In and impossibility. This binary creates an

            In Haruki Murakami’s world, what
seemingly is a normal plot suddenly turns into something unexpected, which in a
subpar level, can be considered weird: talking cats and monkeys, bizarre
dreams, and twisted realities. Again, in a subpar level, these uncanny things
are just elements which make his fiction interesting, but looking into it,
these rather absurd elements develop how the characters, the main characters
mostly, see themselves as creatures, living in worlds.

            In fact,
the study conducted by Dil (2007) purported that the characters in the first
eleven of his novels, as well as in his earlier short stories undergo
existential anxieties because of capitalism. This as Mad Weber calls it, the
characters are victims of “bureaucratic machination” which can cause a loss of

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In a similar study, Lu Yu (2013)
concluded that the characters in some of Murakami’s novels also experienced self-alienation,
which leads to a loss of identity. The study then puts forth the idea that this
phenomenon is an explanation as to why the characters either retreated, or
traversed into an “other world”, or into an imaginary world.


Harking from these ideas, the
study then focuses on the study of Haruki Murakami’s selected fiction most
especially those that were published in the 21st century: three of his novels (Kafka on the Shore, The Colorless Tsukuru Tazaki
and His Years of Pilgrimage, and After
Dark) and three of his later short stories (“Town of Cats”, “A Shinagawa Monkey”,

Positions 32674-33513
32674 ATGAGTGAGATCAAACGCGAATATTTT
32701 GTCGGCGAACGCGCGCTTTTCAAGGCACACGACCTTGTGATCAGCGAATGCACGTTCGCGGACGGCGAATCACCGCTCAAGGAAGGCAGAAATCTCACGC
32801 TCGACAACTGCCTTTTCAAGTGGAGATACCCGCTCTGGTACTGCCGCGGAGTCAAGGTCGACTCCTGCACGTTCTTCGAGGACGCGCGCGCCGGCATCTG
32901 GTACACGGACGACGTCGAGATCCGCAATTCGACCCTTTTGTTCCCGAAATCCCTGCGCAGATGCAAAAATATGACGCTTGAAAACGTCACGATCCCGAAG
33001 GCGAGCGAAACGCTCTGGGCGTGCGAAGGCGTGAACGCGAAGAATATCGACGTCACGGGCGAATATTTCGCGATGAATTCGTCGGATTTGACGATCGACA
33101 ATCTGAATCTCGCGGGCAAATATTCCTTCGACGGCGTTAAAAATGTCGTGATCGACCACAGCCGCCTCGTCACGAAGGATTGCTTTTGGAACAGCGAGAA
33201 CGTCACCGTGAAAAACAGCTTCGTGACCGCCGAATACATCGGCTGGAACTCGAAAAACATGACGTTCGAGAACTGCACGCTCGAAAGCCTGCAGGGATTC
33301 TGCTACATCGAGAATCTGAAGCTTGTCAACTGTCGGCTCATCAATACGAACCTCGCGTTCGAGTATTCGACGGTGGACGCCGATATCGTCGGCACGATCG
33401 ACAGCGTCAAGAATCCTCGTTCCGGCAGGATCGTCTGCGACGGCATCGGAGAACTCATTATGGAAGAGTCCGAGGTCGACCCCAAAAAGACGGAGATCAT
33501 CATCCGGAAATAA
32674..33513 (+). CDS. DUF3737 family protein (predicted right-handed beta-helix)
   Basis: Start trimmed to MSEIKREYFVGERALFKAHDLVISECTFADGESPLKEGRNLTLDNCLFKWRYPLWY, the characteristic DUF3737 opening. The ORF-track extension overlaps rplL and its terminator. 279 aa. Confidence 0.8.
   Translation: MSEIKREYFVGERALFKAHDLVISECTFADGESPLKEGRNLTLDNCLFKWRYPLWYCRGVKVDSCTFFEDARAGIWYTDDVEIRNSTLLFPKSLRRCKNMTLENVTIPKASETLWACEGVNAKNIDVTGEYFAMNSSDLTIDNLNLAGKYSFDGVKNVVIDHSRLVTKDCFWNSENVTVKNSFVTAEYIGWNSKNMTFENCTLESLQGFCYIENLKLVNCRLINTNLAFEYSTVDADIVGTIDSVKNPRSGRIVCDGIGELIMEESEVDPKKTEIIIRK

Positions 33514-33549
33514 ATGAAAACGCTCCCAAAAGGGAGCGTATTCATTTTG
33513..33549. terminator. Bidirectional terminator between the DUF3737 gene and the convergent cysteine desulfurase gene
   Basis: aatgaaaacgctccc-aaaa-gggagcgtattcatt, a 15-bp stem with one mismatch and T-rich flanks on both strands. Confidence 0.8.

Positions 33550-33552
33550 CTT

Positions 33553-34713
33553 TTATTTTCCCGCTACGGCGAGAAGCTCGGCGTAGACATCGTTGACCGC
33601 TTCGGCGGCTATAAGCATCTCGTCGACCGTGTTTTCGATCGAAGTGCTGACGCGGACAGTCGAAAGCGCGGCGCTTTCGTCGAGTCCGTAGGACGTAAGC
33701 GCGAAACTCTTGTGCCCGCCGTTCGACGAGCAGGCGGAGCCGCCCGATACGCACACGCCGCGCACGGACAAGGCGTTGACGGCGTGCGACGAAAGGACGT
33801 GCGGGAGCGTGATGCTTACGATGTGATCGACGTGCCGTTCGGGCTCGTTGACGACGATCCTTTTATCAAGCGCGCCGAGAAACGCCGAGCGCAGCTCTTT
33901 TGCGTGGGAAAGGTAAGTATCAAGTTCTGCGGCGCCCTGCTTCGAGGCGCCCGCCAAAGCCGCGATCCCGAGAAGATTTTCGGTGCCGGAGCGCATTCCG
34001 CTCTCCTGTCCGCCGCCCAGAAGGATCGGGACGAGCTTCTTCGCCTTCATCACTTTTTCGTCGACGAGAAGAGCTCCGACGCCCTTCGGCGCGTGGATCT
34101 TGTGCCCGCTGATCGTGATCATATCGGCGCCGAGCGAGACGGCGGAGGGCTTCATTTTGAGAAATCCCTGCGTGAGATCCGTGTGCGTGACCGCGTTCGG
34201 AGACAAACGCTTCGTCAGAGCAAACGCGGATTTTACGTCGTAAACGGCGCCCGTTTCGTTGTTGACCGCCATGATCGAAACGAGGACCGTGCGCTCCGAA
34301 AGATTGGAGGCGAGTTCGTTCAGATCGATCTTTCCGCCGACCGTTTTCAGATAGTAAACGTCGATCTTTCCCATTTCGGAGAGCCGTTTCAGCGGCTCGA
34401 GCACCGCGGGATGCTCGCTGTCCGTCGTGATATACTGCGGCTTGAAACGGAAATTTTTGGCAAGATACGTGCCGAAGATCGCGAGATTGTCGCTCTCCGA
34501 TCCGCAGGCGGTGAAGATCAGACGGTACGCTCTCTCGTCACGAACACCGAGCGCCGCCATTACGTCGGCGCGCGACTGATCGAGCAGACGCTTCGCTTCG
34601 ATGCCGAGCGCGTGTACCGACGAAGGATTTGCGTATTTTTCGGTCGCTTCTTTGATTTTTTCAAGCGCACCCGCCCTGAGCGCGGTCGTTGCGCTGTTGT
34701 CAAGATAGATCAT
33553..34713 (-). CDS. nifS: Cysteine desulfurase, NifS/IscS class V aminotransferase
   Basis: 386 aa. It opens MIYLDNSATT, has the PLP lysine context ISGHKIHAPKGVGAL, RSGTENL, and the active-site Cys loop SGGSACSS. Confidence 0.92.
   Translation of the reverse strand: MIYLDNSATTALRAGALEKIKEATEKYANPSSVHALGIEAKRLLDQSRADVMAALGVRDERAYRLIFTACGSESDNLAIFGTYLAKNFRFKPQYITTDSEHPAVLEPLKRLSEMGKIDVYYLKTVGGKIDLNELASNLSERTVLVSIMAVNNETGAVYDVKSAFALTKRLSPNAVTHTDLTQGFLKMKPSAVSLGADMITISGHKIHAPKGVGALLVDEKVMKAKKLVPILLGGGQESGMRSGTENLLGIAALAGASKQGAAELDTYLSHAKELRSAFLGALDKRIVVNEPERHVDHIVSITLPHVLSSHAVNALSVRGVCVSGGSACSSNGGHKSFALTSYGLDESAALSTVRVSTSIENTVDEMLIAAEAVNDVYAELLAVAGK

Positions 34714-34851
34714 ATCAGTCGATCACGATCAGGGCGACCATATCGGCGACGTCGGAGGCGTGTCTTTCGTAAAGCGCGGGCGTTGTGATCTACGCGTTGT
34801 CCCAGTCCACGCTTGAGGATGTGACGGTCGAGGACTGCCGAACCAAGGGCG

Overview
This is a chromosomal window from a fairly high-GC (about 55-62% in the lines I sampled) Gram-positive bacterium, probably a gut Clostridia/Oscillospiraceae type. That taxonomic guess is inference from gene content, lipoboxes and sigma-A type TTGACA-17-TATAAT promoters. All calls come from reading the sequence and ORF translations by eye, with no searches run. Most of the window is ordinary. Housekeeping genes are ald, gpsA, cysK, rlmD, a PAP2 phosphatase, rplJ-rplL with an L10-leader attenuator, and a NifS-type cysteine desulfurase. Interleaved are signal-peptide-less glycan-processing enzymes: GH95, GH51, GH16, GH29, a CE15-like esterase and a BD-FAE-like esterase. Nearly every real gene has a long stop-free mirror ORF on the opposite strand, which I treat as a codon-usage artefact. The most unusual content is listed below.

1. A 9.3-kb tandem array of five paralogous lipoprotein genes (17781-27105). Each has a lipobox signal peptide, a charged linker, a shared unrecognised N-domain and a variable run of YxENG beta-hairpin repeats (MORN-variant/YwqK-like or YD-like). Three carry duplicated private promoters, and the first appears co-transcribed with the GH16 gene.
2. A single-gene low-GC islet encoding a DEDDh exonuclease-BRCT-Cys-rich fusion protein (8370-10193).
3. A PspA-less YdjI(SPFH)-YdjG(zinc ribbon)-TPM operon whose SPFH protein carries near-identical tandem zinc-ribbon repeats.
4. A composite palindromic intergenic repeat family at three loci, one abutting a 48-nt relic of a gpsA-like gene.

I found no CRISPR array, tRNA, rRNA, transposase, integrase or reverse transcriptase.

and “Samsa in Love”).


The study aims to explain the
surreal elements present in his work, not just as mere impossibilities, rather
as realities created by the characters as product of their unconscious in
search of their identities. In doing so, the research uses the theories of the
fantastic, most especially the ideas of Tzvetan Todorov in explaining the
uncanny elements in the texts. Todorov’s
ideas focus on the binary of possibility and impossibility. This binary creates
an ambiguity, not only in the part of the character/s in a story, but also in
the reader’s minds as well. In resolving this ambiguity, a confrontation
between the character, and the phenomenon should be put emphasis to explain how
the uncanniness of the work operates. In doing so, taking in consideration the
fact that the characters experience alienation and identity loss are primal
factors in unravelling the intellectual, at the same time visceral, “other


            Additionally, the paper also applies
the ideas of Jacques Lacan in unraveling the identities of the characters which
resulted from and because of traversing into an “other world”. Lacan’s concepts
on the real, the imaginary order, and the
symbolic order (the big other) are used to further discuss the loss of the
identities of the characters, and how they regained it during and after navigating
through the “other world.”

Lastly, the study includes study
plans in teaching the selected fiction of Haruki Murakami, which can be used
most especially in the teaching of 21st Century World Literature to Senior High
School students. The subject is apt for this course in K-12 since Murakami is a
contemporary writer, and some of his works were written and published in the
turn of the century.